Colorless Switches and Mac-Auth

By bgpwifi posted Jan 05, 2018 02:00 PM


Imagine a campus network with a few thousand switch access ports, numerous intermediate distribution frames (IDFs) with redundant uplinks to core switches and the usual connected devices like PCs, Access Points, IP cameras, phones, physical access devices and so on.

The basic MAC (MoveAddChange) effort requires  a good amount of work for network administrators each day.

Now imagine having to install the whole network and connect devices to all switch ports in one week and have it shipped in the middle of the ocean.

This scenario needs a very detailed and difficult to maintain switch port to VLAN mapping (a.k.a. a spreadsheet file) and a big configuration effort to manage thousands if lines of configurations on the switches.

It is easy to understand this way to manage the network is error prone and requires changes every time a device moves.



Let's imagine a different scenario now where all switch ports are colorless and every access port gets its configuration based on the connected device.

All the switches would have similar configuration with IP, credentials, authentication, VLANs and uplinks. All access ports need only a few lines of configuration common for all ports.

Welcome to the colorless world.







A colorless worls is quite boring, What creates color in a colorless world is the authentication back-end managed by Aruba ClearPass.

ClearPass can identify clients connected to switch ports based on 802.1x credentials, mac-auth, Captive Portal and more.

Using mac-auth is much simpler and one of the fastest methods in an environment where there are limits on the client capabilities. The focus here is not security per se but speed of deployment and being sure every devices is assigned to the correct VLAN.



The preparation phase for this kind of delivery is crucial. It's very important to retrieve the list of all the devices that will be connected to the network in advance, in particular the mac-address list or at least the MAC OUI. This is possible in a controller environment where most devices are known.

ClearPass supports the profiling of devices based on vendor OUI or the specific mac-address. Each OUI or MAC will then be associated to its VLAN by a Policy.

With these two elements, identification/profiling and policy/enforcement, the deployment phase is just a matter of physical installation and patching.


Once every switch is racked and powered devices can be connected to any port. The mac-auth feature sends and authentication and authorization request to ClearPass. The authorization in response allows the device to connect and assigns the switchport to the correct VLAN.

At the first connection, the mac-address of the device may not be in the internal ClearPass database so the initial profiling phase must be performed. The device mac address is matched against the vendor OUI, a new entry in the internal database is created for the specific device. In addition, a RADIUS CoA message is sent to the switch to authorize and move the siwtch port to the correct VLAN. It actually takes just a few seconds for new devices and the second time the process is almost immediate.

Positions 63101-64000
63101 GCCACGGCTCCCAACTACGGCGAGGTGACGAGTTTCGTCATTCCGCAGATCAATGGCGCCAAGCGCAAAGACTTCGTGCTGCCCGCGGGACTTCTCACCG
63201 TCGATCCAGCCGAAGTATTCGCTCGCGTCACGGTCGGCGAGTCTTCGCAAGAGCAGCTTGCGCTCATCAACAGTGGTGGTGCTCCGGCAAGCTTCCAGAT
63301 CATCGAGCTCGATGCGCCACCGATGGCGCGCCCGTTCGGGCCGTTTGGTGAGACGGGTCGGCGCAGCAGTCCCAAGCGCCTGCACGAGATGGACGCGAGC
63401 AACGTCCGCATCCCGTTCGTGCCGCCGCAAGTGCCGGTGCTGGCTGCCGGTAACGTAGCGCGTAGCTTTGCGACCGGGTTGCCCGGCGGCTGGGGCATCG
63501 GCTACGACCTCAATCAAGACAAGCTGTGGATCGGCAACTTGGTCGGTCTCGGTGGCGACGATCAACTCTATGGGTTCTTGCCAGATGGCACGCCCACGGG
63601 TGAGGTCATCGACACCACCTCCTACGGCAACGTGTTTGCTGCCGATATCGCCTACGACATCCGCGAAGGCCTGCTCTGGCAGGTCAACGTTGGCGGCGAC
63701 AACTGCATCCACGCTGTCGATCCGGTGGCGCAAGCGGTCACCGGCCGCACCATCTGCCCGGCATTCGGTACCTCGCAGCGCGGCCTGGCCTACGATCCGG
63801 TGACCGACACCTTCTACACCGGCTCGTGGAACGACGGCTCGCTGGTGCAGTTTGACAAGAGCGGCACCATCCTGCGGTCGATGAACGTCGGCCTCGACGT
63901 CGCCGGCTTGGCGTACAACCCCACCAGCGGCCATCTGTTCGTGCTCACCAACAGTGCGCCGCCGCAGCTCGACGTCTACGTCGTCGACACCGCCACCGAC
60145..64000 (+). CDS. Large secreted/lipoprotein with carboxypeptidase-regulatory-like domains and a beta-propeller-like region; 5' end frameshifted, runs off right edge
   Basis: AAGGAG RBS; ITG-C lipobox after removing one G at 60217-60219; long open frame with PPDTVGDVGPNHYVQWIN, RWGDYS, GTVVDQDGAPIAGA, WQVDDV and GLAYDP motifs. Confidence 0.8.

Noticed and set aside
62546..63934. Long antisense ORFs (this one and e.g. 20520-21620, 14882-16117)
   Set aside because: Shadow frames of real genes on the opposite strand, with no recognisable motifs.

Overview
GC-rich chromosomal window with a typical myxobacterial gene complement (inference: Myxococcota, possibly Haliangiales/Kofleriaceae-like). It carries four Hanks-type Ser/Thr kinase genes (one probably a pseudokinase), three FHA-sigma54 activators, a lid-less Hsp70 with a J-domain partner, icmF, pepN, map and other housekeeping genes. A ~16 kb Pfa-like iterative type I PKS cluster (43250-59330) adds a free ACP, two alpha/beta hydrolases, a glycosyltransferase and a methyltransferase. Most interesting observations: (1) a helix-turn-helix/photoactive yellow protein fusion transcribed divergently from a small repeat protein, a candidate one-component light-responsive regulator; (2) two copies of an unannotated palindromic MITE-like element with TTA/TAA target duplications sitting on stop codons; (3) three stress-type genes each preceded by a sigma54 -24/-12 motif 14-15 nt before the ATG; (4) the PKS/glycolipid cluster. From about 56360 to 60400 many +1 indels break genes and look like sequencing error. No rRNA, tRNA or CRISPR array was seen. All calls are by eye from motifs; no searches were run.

Compare this process to any manual/static VLAN implementation and the advantages are quite clear. There's no chance of error if the initial creation of policies is correct. Incorrect VLAN assignments are easy to spot and fix, ClearPass logs all the accesses and assigned profiles.

For new/unknown devices manual profiling is requires but the process is straightforward. Once a new unprofiled device is connected ClearPass will assign it to a DMZ VLAN and it will be listed. It only needs a few clicks to assign the device to a profile and have it assigned to the correct VLAN. This is much better and faster than asking the MAC address, searching it across multiple devices and configuring the switch port.



As a further method of end-point visibility, ClearPass can collect DHCP requests from clients and collect the include information. The Endpoint Profiler screen shows connected clients with fingerprint and attributes. 

The configuration is quite straightforward, it only needs an DHCP relay (a.k.a. helper address) configured on the L3 switches.
DHCP packets received by ClearPass are decoded to extract the device category, name, hostname and IP address.




MAC address authentication is not and should not be considered a strong security feature. This method is vulnerable to spoofing attacks and provides no guarantee of device identity. A stronger auth method like 802.1x with client certificates should be used for environments where security is critical.

In the network design presented here mac-auth is used to provide a flexible campus configuration with a small administrative effort. Take in consideration all the aspects of this design before using it in your environment.


@cappalli's ClearPass Solution Guide is the best starting point and provides many details of the actual implementation.

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